Aged 18-64 and 65+ years
By: BULL-OTTERSON L., BACA S., SAYDAH S., et al.
MMWR Morb Mortal Wkly Rep, 71:713-37
The authors are affiliated with the Center for Disease Control, United States Department of Health and Human Services.
The findings in a nutshell
One in five COVID-19 survivors aged 18 to 64 years and one in four aged over 65 years experienced at least one incident ‘condition’ that might be attributable to COVID-19 infection.
Overview of the paper
Electronic health record (EHR) data from March 2020 to November 2021, for persons in the United States aged over 18 years were used to assess the incidence of 26 conditions often attributable to post COVID among patients who had received a previous COVID-19 diagnosis, compared with the incidence among matched patients without evidence of COVID-19. Patients were followed for 30 to 365 days after the index encounter until one or more incident conditions were observed or through to 31 October 2021(whichever occurred first).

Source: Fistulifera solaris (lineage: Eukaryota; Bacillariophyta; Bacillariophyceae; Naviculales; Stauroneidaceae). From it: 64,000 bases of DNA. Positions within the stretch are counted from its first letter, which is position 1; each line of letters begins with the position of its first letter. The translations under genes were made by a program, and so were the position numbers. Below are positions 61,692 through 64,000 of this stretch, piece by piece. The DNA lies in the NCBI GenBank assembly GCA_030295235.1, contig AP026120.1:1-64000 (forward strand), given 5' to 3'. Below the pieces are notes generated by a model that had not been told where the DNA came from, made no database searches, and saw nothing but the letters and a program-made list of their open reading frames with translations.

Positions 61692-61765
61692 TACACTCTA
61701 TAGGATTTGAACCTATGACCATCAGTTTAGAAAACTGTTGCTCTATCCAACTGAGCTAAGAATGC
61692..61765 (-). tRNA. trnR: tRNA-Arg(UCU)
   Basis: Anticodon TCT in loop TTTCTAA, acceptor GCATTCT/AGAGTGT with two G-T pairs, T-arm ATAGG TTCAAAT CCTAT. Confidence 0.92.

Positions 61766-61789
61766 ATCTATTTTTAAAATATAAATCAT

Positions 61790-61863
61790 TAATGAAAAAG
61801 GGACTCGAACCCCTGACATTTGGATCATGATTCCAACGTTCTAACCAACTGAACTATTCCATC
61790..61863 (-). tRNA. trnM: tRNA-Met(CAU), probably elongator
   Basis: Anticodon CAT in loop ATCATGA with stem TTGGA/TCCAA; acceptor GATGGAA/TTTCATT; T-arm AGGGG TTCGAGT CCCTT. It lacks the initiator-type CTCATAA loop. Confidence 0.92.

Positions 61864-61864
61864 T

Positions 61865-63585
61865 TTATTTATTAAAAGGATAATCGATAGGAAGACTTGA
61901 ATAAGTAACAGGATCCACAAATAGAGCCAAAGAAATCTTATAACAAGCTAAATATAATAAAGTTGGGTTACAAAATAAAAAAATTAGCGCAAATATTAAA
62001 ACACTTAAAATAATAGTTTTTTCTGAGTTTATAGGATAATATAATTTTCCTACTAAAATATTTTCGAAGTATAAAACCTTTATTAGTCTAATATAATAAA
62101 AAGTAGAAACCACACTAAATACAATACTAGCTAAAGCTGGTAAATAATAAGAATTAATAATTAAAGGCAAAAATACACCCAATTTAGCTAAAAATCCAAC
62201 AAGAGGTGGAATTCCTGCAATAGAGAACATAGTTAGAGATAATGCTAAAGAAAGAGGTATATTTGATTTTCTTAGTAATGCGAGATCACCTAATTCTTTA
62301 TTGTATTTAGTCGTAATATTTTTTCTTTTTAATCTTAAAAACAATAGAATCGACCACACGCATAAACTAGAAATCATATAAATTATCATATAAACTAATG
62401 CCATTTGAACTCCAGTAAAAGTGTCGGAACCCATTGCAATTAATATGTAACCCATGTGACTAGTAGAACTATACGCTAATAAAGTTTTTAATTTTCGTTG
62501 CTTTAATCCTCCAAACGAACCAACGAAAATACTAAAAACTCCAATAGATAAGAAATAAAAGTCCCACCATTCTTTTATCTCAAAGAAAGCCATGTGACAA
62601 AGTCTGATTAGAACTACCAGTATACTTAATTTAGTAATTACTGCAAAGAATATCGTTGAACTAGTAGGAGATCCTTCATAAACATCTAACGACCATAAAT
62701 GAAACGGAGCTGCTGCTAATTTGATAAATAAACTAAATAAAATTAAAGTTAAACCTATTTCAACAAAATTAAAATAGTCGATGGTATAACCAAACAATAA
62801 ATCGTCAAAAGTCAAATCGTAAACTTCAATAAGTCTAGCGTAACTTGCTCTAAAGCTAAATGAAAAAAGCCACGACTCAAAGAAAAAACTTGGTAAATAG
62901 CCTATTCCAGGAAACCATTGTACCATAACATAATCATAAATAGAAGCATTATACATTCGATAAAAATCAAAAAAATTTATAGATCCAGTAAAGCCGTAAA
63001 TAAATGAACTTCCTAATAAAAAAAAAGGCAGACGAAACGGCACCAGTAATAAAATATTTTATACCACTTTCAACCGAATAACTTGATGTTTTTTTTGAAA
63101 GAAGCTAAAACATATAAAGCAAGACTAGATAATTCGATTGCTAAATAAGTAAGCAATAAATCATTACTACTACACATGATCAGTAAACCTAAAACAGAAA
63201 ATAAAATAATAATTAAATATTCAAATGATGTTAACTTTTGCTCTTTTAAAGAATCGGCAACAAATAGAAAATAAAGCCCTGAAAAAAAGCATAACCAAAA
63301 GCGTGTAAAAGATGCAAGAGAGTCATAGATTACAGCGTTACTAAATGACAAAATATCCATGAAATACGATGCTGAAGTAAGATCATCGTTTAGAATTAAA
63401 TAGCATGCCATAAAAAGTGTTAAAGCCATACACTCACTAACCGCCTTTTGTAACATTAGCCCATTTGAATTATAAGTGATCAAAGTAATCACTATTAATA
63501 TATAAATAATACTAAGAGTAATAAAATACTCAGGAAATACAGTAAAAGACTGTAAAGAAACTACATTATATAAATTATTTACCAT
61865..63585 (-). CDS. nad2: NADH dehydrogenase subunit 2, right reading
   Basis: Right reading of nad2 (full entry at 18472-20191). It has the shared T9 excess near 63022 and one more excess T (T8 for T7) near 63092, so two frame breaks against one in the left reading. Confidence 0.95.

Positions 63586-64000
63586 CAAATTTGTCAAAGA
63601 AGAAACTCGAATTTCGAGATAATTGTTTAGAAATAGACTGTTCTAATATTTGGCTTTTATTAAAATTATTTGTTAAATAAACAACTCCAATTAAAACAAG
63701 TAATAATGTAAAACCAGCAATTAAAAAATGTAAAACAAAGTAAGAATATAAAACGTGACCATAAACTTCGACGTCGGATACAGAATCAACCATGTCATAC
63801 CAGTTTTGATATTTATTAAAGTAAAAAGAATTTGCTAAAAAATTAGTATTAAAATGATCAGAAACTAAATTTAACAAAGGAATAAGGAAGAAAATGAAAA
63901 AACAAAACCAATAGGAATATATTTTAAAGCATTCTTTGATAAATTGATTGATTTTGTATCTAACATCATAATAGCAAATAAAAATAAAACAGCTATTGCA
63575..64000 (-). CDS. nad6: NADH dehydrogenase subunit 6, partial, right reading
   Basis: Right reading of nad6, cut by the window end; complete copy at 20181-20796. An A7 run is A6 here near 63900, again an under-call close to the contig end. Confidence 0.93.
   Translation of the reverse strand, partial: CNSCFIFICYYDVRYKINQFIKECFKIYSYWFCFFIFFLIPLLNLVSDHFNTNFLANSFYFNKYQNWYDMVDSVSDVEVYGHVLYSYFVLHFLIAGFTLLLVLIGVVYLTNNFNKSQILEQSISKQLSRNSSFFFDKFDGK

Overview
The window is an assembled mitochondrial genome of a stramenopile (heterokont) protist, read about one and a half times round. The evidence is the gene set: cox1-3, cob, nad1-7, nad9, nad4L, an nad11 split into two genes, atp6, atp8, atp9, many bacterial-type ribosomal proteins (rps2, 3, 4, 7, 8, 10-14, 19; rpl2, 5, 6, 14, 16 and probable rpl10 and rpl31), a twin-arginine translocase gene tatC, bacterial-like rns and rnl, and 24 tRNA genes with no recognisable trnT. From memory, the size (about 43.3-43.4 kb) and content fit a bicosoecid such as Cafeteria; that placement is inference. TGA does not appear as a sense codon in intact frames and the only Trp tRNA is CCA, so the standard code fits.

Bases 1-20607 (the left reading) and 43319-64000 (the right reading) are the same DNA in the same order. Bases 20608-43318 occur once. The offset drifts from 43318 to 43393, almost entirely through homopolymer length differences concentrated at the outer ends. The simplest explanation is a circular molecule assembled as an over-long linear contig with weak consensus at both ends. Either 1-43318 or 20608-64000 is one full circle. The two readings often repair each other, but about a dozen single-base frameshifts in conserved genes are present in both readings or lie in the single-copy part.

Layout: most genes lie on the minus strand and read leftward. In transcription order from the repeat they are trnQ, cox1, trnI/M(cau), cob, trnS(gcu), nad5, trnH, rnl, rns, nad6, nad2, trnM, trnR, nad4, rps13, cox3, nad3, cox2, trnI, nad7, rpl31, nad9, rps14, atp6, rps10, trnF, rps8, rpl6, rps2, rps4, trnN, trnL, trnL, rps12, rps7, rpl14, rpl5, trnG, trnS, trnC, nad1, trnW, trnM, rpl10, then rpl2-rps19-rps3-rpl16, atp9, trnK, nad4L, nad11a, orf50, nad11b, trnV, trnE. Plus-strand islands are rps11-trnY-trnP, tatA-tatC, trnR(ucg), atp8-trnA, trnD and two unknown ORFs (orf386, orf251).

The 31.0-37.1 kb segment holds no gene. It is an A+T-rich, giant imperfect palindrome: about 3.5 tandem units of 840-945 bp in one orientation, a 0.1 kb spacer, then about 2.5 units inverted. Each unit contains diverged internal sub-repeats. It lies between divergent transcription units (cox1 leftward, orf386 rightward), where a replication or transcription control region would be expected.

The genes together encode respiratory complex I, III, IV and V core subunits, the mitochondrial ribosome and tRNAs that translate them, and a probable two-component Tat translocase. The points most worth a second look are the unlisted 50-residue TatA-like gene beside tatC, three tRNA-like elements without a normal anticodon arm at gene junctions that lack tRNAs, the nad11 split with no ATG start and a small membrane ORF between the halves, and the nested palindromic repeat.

COVID-19 survivors were significantly more likely than were control patients to have incident conditions that might be attributable to a previous COVID-19 infection. Among all patients aged over 18 years, 38% of case patients experienced an incident condition, compared with 16% of controls. The conditions affected multiple systems, and included cardiovascular, pulmonary, hematologic, renal, endocrine, gastrointestinal, musculoskeletal, neurologic, and psychiatric signs and symptoms.
Implications for Australian workplaces
The occurrence of post COVID incident conditions following infection might also affect a patient’s ability to contribute to the workforce and might have economic consequences for survivors and their dependents, particularly among adults aged 18 to 64 years.
Implications more broadly include those for public health practice, i.e., that implementation of COVID-19 prevention strategies, as well as routine assessment for post COVID conditions among persons previously infected is critical to reducing the incidence and impact of post COVID conditions, particularly among older adults.
To find out more about Post-COVID conditions among adult COVID-19 survivors read the full article here.
Date published: 26 May 2022